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Int J Surg. 2010;8(3):221-4. doi: 10.1016/j.ijsu.2010.01.004. Epub 2010 Jan 22.

The relationship between vasopressor dose and anastomotic leak in colon surgery: an experimental trial.

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Department of Anesthesiology and Intensive Care, Ataturk Training and Research Hospital, Izmir, Turkey.



The effect of vasopressors on the healing of gastrointestinal anastomoses is still controversial. The purpose of our study was to research the relationship between dose of dopamine, which is used generally as a vasopressor in shock status, and anastomotic leak in colonic surgery.


Forty-two male New Zealand rabbits were included in the study. Under general anesthesia, the right colon was identified, incised, and divided 5 cm distal to the ileocecal valve. Colonic integrity was then established with end-to-end anastomosis in all animals. The animals were randomized into 6 groups. While group 1 was not given any vasopressors, groups 2, 3, 4, 5, and 6 were administered 5, 10, 15, 20, and 25 microgkg(-1)h(-1) dopamine infusions, respectively, for 2h. On the 4th postoperative day, relaparotomy was performed under general anesthesia. The bursting pressures of anastomoses (BPA) were measured in situ, and then the lines of anastomoses were excised. The levels of hydroxyproline and collagen were measured in this tissue.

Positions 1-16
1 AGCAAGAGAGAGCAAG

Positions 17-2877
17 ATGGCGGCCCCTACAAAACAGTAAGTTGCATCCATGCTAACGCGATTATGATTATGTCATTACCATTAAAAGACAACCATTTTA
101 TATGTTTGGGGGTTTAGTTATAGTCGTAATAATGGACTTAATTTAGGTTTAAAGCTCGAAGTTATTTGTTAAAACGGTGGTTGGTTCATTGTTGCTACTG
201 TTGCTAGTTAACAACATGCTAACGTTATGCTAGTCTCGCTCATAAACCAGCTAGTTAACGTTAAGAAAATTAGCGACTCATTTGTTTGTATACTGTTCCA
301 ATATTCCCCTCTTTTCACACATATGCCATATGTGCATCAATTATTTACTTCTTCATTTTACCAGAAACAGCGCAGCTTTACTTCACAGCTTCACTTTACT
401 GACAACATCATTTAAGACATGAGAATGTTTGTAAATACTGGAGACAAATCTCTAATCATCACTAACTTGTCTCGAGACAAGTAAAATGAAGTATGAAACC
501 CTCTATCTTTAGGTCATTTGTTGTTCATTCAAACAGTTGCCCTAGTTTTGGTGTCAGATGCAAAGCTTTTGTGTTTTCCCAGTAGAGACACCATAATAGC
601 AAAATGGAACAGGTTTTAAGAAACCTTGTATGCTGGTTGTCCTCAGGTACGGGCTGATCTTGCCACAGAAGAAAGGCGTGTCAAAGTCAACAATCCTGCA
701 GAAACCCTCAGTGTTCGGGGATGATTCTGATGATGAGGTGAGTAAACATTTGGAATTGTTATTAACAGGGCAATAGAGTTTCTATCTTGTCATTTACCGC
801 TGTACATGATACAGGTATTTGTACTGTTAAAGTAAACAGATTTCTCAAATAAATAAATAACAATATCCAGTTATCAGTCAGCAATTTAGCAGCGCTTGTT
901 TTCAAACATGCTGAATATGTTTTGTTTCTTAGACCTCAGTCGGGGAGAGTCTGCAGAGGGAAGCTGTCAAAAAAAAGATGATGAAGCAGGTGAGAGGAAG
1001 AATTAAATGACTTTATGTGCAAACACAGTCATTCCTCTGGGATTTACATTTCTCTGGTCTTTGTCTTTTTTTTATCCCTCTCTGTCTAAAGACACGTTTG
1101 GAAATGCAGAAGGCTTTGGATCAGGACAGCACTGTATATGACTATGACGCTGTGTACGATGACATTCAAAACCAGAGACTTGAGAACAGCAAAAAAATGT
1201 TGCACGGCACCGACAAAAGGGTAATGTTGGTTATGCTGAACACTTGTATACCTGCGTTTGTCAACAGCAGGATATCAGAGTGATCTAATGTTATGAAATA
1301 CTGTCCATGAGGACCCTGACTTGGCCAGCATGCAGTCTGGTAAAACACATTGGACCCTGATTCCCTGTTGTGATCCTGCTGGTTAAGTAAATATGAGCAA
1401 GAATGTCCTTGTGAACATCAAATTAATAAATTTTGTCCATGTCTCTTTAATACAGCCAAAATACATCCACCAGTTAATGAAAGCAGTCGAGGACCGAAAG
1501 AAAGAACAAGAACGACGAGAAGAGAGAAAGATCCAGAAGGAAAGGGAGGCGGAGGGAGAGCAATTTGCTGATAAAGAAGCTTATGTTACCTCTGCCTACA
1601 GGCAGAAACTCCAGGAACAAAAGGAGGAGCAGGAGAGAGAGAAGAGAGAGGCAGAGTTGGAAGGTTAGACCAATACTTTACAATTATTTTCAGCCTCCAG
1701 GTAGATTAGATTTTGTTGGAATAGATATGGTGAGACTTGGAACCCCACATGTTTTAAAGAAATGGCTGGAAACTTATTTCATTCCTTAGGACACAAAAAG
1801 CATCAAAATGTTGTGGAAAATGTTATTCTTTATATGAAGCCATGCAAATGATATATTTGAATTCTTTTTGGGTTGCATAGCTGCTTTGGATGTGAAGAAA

When compared with the control group (140+/-39 mmHg), BPA were found to be statistically increased only in group 5 (238+/-91 mmHg) (p=0.03) and group 6 (277+/-64 mmHg) (p=0.002). There were no differences between groups in terms of the hydroxyproline and collagen levels in the tissue (p>0.05).


Although vasopressors appeared to increase the risk of anastomotic leakage as a result of splanchnic vasoconstriction, deterioration of microcirculation, and local hypoxia, we found that BPA were increased with high doses of vasopressor. We speculated that the use of vasopressors without shock might increase blood supply to the anastomotic line by increasing cardiac output.

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